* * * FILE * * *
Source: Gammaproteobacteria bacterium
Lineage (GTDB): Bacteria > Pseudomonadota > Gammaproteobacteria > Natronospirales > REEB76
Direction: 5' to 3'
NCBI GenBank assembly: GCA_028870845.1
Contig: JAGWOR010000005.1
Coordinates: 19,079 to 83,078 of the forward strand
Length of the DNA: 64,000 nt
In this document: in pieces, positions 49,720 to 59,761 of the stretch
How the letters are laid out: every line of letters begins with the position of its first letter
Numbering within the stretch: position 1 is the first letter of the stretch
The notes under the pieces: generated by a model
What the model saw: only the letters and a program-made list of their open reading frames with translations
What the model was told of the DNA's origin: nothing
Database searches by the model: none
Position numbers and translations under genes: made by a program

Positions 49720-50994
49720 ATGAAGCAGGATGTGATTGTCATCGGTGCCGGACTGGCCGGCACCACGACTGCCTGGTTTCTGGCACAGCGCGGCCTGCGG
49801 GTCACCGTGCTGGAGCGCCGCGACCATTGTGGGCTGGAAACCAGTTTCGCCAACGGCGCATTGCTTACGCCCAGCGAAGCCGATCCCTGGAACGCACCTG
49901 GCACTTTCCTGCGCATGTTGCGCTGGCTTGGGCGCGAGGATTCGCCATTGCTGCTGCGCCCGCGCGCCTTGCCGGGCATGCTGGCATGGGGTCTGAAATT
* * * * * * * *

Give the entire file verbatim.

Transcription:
Source: Gammaproteobacteria bacterium
Lineage (GTDB): Bacteria > Pseudomonadota > Gammaproteobacteria > Natronospirales > REEB76
Direction: 5' to 3'
NCBI GenBank assembly: GCA_028870845.1
Contig: JAGWOR010000005.1
Coordinates: 19,079 to 83,078 of the forward strand
Length of the DNA: 64,000 nt
In this document: in pieces, positions 49,720 to 59,761 of the stretch
How the letters are laid out: every line of letters begins with the position of its first letter
Numbering within the stretch: position 1 is the first letter of the stretch
The notes under the pieces: generated by a model
What the model saw: only the letters and a program-made list of their open reading frames with translations
What the model was told of the DNA's origin: nothing
Database searches by the model: none
Position numbers and translations under genes: made by a program

Positions 49720-50994
49720 ATGAAGCAGGATGTGATTGTCATCGGTGCCGGACTGGCCGGCACCACGACTGCCTGGTTTCTGGCACAGCGCGGCCTGCGG
49801 GTCACCGTGCTGGAGCGCCGCGACCATTGTGGGCTGGAAACCAGTTTCGCCAACGGCGCATTGCTTACGCCCAGCGAAGCCGATCCCTGGAACGCACCTG
49901 GCACTTTCCTGCGCATGTTGCGCTGGCTTGGGCGCGAGGATTCGCCATTGCTGCTGCGCCCGCGCGCCTTGCCGGGCATGCTGGCATGGGGTCTGAAATT